Horizon Announces Oncology Drug Discovery Collaboration with AstraZeneca
News Apr 22, 2013
Horizon Discovery (Horizon) and AstraZeneca have entered into an exclusive collaboration and license agreement to explore Horizon’s first-in-class kinase target programme, HD-001, as a means of developing novel therapies for multiple cancer types.
The HD-001 program, currently in the early stages of drug discovery, has the potential to be developed into a treatment based on modulation of a novel kinase.
This target has been shown to be mutated in a range of cancer types including colon and lung. Importantly, the target has also been shown to play a key role in K-Ras mutant tumours.
K-Ras is mutated in up to 40% of all cancer types causing resistance to many of the available targeted therapeutics and as a result is associated with poor patient outcomes, which makes the development of molecular targeted therapies against the gene a significant unmet need.
Dr Chris Torrance, CSO and leader of the HD-001 program at Horizon, commented: “Targeting cancer cells harboring mutant K-Ras has been a perennial issue for the drug discovery community, with few canonical pathway or ‘gene-addiction’ targets showing a clear benefit on this important cancer gene. We are excited to partner with Astra Zeneca on the development of HD-001, as they have shown a firm commitment to the identification of novel K-Ras targets.”
Dr Darrin M Disley, CEO at Horizon Discovery, said: “The program has benefitted greatly from the use of Horizon’s drug discovery toolbox to first exquisitely validate the target and then provide a range of ‘on-target’ cellular assays to support rational drug discovery. As a result, the lead discovery effort has been rapid, resulting in a diverse portfolio of potent and selective inhibitors of the target. The novelty of the target combined with the unique suite of biological and chemical tools assembled will provide AstraZeneca with a strong base to launch its pre-clinical and clinical research efforts; supported in the early stages by our own research scientists.”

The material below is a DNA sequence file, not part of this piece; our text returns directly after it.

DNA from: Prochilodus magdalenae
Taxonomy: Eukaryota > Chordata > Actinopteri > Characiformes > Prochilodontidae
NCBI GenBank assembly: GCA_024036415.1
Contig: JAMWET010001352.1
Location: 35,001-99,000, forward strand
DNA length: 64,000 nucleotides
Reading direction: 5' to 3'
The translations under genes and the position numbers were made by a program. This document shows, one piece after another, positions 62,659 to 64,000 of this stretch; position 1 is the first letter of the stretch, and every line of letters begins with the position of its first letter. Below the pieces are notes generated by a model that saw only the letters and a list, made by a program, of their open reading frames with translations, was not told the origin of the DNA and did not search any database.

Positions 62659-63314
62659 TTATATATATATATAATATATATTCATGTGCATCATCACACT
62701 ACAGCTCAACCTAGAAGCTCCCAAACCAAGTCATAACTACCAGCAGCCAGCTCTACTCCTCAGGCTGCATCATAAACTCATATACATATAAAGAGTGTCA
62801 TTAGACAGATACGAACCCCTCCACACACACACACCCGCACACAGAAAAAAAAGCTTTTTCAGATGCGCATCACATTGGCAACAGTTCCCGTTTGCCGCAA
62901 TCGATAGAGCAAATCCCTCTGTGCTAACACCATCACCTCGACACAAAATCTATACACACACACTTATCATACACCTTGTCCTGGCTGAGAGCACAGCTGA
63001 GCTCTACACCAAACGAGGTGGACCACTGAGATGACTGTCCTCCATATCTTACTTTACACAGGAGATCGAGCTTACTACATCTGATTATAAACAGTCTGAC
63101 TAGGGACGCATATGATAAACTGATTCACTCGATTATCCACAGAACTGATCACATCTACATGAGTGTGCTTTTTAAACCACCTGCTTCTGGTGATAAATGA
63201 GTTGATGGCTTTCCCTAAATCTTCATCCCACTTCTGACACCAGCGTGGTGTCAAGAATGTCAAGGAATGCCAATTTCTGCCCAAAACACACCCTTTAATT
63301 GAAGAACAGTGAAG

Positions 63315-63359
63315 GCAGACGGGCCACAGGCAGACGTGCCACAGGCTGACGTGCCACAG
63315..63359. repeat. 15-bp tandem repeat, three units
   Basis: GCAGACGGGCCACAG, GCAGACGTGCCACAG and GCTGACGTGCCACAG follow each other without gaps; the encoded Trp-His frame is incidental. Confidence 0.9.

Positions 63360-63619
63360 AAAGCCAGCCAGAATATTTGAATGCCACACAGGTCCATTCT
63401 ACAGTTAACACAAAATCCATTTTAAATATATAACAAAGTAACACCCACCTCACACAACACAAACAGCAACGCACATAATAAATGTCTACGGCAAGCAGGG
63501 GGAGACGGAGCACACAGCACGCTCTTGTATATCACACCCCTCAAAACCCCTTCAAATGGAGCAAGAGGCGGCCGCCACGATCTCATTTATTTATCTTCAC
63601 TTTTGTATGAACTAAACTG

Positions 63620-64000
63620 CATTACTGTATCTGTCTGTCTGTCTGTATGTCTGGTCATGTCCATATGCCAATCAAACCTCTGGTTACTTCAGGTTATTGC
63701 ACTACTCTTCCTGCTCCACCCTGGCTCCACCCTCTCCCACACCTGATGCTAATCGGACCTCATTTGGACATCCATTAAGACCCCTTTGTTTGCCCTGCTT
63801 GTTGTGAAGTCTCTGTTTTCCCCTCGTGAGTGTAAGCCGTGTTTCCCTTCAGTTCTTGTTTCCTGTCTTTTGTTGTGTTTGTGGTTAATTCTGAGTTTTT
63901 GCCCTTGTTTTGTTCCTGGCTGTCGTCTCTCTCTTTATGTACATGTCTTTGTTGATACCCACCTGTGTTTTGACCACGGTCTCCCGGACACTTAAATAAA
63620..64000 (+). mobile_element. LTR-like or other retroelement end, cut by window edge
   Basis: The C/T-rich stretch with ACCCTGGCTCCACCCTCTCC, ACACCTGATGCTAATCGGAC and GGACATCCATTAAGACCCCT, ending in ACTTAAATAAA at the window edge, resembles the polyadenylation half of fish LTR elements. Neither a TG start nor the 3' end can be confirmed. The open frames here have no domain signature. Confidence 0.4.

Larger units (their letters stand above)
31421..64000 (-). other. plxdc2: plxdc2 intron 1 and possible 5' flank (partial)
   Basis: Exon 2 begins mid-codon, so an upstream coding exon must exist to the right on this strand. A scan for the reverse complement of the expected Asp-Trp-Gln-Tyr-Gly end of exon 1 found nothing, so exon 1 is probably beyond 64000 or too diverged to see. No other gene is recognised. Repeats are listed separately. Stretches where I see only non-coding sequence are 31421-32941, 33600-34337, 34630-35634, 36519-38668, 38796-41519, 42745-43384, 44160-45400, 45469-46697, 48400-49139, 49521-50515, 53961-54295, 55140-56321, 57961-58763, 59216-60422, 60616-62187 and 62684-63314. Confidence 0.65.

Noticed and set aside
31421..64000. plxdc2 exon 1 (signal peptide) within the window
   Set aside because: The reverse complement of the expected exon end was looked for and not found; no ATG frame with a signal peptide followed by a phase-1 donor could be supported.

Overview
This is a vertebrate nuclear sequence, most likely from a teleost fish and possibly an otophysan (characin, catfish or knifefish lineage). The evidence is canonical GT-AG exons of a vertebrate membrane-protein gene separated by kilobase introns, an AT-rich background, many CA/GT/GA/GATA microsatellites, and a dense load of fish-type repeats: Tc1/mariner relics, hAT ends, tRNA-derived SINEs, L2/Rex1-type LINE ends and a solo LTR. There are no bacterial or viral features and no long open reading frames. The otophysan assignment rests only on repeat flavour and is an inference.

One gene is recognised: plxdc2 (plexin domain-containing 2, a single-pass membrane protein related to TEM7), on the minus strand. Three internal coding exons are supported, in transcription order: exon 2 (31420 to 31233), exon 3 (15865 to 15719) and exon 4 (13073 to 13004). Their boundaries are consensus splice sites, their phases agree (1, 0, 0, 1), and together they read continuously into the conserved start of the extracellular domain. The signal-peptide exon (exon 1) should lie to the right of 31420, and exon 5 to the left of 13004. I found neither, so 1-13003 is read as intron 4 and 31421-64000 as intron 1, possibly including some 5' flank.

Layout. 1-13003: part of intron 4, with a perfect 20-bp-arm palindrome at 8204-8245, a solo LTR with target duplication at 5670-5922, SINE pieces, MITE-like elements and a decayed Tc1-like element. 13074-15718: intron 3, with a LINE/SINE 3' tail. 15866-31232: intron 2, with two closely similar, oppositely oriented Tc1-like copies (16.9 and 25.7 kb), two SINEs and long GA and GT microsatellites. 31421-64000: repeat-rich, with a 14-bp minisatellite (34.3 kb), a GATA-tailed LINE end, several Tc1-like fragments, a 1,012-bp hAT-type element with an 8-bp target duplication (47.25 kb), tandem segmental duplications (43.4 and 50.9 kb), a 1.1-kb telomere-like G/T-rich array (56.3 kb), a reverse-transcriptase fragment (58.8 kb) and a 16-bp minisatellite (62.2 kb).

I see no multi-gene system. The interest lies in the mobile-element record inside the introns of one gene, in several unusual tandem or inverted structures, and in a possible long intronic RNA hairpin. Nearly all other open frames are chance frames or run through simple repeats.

Susan Galbraith, Head of the Oncology Innovative Medicines Unit at AstraZeneca, said: “Horizon’s novel kinase target programme coupled with their target validation technology allows us to broaden our oncology research efforts beyond our own internal capabilities. AstraZeneca has a proven track record of collaborating on early stage discovery projects with innovative organizations like Horizon, partnering their cutting-edge science with our strong oncology expertise to bring new medicines to cancer patients.”
Under the terms of the agreement, Horizon will receive undisclosed upfront and preclinical milestone payments, and are eligible for clinical and approval milestones totaling up to $75M, as well as tiered royalties.
Scientists working in a range of disciplines joined forces to identify a new approach to combat African sleeping sickness. Their research revealed a promising strategy to develop a suitable agent. This novel concept could also be employed in the future rational design of drugs for the treatment of other diseases.READ MORE
A new study has identified a drug that potentially could make a common type of immunotherapy for cancer even more effective. The study in laboratory mice found that the drug dasatinib, which is FDA-approved to treat certain types of leukemia, greatly enhances responses to a form of immunotherapy that is used against a wide range of other cancers.
15th International Conference on Surgical Pathology and Cancer Diagnosis
Apr 15 - Apr 16, 2019